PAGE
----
The deaths of ten humanitarian workers this week in a remote region of Afghanistan underscore the unique but silent work done by American citizens not serving in government or military.
Glen Lapp, one of those killed with the International Assistance Mission (IAM) team of medics, was my host in Afghanistan as I travel back and forth from the country to do my own development work there. I lived with other colleagues at the IAM guesthouse in Kabul and admired the work of this organization that has served alongside Afghans since 1966. The longest-standing international organization in Afghanistan, IAM stayed through the years of civil war, Russian occupation, Taliban tyranny and the ongoing dangers since 2001.
Humanitarian groups like IAM have a unique perspective on the plight of Afghanistan and what could be done to build peace here. While they risk their lives, they also are able to help thousands of Afghans with medical care, clean water, schools and all the other forms of development that help build security from the ground up.
Glen and I walked all over Kabul listening and talking to Afghans on the street and in community organizations. Glen had learned to speak Dari, and as such, had learned a great deal more about Afghanistan than most other foreigners without language capacity.
Glen and I talked a great deal about security. I asked him, "is it safe for us to be walking downtown here - I don't see any other foreigners around?"
While it is mostly safe for foreigners walking and working in Kabul, most foreigners live behind barbed wire, stuck inside cement compounds. Security concerns keep most foreigners from hearing the perspectives of Afghans and prevent them from either fully understanding the situation or being able to work with Afghans in a way that truly empowers and partners with local leaders.
With the US spending billions on security assistance and intelligence gathering each year in Afghanistan, most Americans serving in Kabul have little interaction with Afghans at the community level that could provide them with a clearer sense that current US policy in the region is perceived as confused at best and counterproductive at worst.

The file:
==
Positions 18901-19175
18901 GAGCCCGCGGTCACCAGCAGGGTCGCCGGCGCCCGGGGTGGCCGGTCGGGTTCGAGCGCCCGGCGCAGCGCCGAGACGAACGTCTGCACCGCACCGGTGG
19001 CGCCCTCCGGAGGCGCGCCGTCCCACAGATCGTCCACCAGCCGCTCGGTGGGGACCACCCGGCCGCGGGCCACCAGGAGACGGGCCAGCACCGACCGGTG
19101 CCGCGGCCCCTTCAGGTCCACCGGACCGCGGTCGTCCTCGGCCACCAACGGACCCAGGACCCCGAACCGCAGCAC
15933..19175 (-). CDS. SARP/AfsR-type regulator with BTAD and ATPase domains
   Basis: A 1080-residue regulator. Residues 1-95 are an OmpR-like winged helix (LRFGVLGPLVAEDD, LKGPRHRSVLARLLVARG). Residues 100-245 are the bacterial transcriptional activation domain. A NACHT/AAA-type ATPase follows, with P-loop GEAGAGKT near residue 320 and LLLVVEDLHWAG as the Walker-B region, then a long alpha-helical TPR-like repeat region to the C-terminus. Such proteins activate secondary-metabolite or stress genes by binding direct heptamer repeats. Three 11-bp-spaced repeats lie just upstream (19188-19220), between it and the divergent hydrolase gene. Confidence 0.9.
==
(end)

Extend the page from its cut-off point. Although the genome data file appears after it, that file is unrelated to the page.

The massacre of humanitarians this week shows that there are dangers in shedding security and stepping out onto Afghanistan's dusty roads. Yet US military personnel are taking far more risks.
Why can't the far-too-few US development and diplomacy personnel get permission to venture out of their security prisons so they can gain a better sense of the problems and prospects for US policy in the region? Why should only military personnel and humanitarians take the risks of losing their lives?
What American policymakers would find out if they left their castles is that most Afghans are well aware that the number of civilians killed in Afghanistan has risen almost 6% in the first seven months of 2010. Many Afghans feel that US policy in the region is horribly wrong.
The concept of counterinsurgency and its stated focus on population-centric security and protection of civilians is not perceived as such by many Afghans. Rather, many blame international forces for civilian deaths, for the indignities of night raids and house searches, for stirring up greater violence by fomenting new recruits for the Taliban, for arming militias in the countryside, and for propping up warlords and corrupt Afghan officials.
What they long for the US and the international community to do is to provide diplomatic leadership in the region -- as many Afghans blame interference from Pakistan, Iran, India and other countries as at the root of their problems. Many want a long-term commitment from the international community to work with them in the coming decades to stabilize their country through expanded training for Afghan police. They ask for the US to stop shoving money at contractors in hugely expensive but unsustainable development projects that drive local corruption and instead make a ten to twenty year commitment toward local Afghan-led development with those funds.
The tragedy this week will likely not have a big impact on humanitarian work in the country. Those of us in this profession know the risks and will continue to do the work. The people it impacts the most are the Afghans who benefit from these types of humanitarian missions.
And for Washington, I hope the impact of the tragedy opens their eyes to the risks their own development and diplomacy personnel could take in order to better serve the people of Afghanistan and to better understand how to shape US policy in the region. If US diplomats and development experts can't or won't leave safe compounds, then they should invite more NGOs and Afghan community leaders in to advise them on grassroots perspectives on and recommendations for US policy.